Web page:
So, can my wind turbine still works fine if I use just the EPS? It's quite hard to find epoxy resin and hardener + fibreglass around my area. Probably I'm just going to stick perspex at the flat section of airblade just to make sure it's not that fragile. I'm worried will it affect the efficiency so much that the wind turbine will not work. Guys, please do advise. Thanks
  • JoshKJoshK Solar Expert Posts: 232 ✭✭
    For keeping costs low consider 3D printing moulds at and getting your coatings at The trial sizes are only $30 and depending on the size of your turbine it might be all you need.
  • BB.BB. Super Moderators, Administrators Posts: 32,226 admin
    I believe ConceptX is out of Malaysia... So any sources towards that end of the world may be helpful.


    Near San Francisco California: 3.5kWatt Grid Tied Solar power system+small backup genset
  • ConceptXConceptX Registered Users Posts: 3
    Thanks for the websites, JoshK. But what if I am to stick to EPS? Can the wind turbine work with a naked EPS? It's not meant for long term, once I have presented the prototype, it will be probably kept in a closet. So what I want is just a working prototype.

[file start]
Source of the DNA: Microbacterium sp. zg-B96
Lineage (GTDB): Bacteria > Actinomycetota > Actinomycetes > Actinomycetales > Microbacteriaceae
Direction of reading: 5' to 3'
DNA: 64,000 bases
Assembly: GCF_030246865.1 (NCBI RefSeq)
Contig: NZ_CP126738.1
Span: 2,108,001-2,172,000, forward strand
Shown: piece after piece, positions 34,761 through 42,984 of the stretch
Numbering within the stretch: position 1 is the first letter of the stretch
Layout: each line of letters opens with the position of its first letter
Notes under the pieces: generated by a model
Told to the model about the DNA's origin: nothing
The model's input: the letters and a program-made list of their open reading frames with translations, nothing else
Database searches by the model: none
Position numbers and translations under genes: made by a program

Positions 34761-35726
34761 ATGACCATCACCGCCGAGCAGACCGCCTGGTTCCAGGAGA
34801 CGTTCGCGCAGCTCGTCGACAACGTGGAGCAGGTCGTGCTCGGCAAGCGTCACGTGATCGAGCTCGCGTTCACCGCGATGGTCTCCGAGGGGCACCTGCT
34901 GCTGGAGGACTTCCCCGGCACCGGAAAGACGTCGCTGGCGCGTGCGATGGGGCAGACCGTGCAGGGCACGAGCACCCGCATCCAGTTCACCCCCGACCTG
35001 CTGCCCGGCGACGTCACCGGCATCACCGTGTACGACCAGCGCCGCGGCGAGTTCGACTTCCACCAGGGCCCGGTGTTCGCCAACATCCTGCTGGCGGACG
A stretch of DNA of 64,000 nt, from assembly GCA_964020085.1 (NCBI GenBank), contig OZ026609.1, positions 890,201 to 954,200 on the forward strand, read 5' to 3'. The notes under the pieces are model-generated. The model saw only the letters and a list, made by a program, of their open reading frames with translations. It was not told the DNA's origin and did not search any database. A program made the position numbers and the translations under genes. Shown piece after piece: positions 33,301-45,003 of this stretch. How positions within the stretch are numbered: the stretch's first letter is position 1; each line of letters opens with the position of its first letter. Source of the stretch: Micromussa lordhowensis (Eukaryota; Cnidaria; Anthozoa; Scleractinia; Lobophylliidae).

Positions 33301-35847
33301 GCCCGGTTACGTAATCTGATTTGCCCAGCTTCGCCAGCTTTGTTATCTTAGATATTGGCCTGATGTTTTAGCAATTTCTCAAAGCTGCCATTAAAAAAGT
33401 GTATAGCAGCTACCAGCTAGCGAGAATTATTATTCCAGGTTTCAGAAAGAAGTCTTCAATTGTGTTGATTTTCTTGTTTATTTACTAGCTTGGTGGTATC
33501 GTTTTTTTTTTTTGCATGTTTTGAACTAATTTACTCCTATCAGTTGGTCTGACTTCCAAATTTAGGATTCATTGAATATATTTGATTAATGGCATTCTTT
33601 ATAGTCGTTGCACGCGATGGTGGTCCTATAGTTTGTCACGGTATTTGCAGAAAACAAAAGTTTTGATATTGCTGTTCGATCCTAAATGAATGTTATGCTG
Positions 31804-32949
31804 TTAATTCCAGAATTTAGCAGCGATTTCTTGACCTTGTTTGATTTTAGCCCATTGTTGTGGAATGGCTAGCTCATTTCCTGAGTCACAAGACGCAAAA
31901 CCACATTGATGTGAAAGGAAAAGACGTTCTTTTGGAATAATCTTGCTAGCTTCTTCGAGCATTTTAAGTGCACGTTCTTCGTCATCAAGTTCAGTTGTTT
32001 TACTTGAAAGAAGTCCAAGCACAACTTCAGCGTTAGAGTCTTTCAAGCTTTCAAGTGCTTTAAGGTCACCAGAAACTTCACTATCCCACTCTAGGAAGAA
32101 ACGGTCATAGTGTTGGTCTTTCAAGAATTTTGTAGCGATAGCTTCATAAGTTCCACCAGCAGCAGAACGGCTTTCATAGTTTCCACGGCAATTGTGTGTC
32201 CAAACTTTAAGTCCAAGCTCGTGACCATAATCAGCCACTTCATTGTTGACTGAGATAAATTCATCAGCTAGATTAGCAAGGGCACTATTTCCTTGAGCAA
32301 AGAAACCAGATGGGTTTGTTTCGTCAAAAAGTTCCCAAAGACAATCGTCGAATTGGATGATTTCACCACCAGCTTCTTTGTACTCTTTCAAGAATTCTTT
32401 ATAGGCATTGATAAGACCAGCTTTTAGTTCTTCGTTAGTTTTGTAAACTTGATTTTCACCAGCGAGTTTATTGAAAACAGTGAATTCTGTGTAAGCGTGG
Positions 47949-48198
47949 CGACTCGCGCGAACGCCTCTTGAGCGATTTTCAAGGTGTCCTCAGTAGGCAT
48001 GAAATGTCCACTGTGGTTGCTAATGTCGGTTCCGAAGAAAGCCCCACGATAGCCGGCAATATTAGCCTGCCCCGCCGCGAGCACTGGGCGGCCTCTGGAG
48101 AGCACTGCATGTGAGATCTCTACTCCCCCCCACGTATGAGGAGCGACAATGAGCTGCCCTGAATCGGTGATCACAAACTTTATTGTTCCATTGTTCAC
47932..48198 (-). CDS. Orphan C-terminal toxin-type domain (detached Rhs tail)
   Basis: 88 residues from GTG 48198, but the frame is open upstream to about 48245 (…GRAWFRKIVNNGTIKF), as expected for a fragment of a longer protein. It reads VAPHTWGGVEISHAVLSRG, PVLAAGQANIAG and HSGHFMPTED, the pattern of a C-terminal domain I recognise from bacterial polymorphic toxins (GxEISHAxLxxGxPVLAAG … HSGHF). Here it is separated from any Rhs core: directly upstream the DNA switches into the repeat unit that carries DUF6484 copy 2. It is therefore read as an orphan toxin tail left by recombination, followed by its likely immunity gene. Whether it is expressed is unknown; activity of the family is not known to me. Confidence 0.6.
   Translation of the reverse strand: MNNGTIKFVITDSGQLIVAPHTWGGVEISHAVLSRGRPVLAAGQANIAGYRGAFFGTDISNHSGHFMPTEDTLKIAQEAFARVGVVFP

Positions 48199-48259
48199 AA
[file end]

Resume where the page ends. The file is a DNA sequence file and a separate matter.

• JoshKJoshK Solar Expert Posts: 232 ✭✭
    I don't have any experience with EPS. Another thought... maybe you could just build a model and drive it with a motor for showing it off indoors?
  • ramlouiramloui Solar Expert Posts: 106 ✭✭
    Hello ConceptX,
    In the past, I have worked at polystyrene manufacturing facilities and, for that application, I believe that the mill made of EPS is going to come apart quickly because of the high centrifugal force if it picks up ant speed. That is why it needs to be reinforced. The EPS provides a lightweight form to build from. But it has no structural strength.

    Polystyrene comes in many different forms: EPS (expanded polystyrene) is made up of beads that swell and stick together when heated in a mould like a coffe cup. Similarly, XPS (extruded polystyrene) like insulation panels, has more stregth than EPS, but only marginally for such an application. On the other end of the spectrum, there is solid polystyrene which is much more resistant. That material also divides in 2 categories: crystal PS (CD boxes, plastic wine glasses which will shatter in a million sharp pieces) and impact PS (beer cup at the stadium, small milk container at the restaurant) which has rubber in it providing for some flexibility. This last one is what I would use if I chose to build a mill out of PS.

    Good luck!
    Off-grid cabin in northern Quebec: 6 x 250 W Conergy panels, FM80, 4 x 6V CR430 in series (24V nominal), Magnum MS4024-PAE
  • mike95490mike95490 Solar Expert Posts: 9,464 ✭✭✭✭✭
    Yellow paint seems to provide reasonable UV protection when I was researching painting exposed PVC pipes. It does not absorb as much heat as Black paint does, and so causes less thermal stress.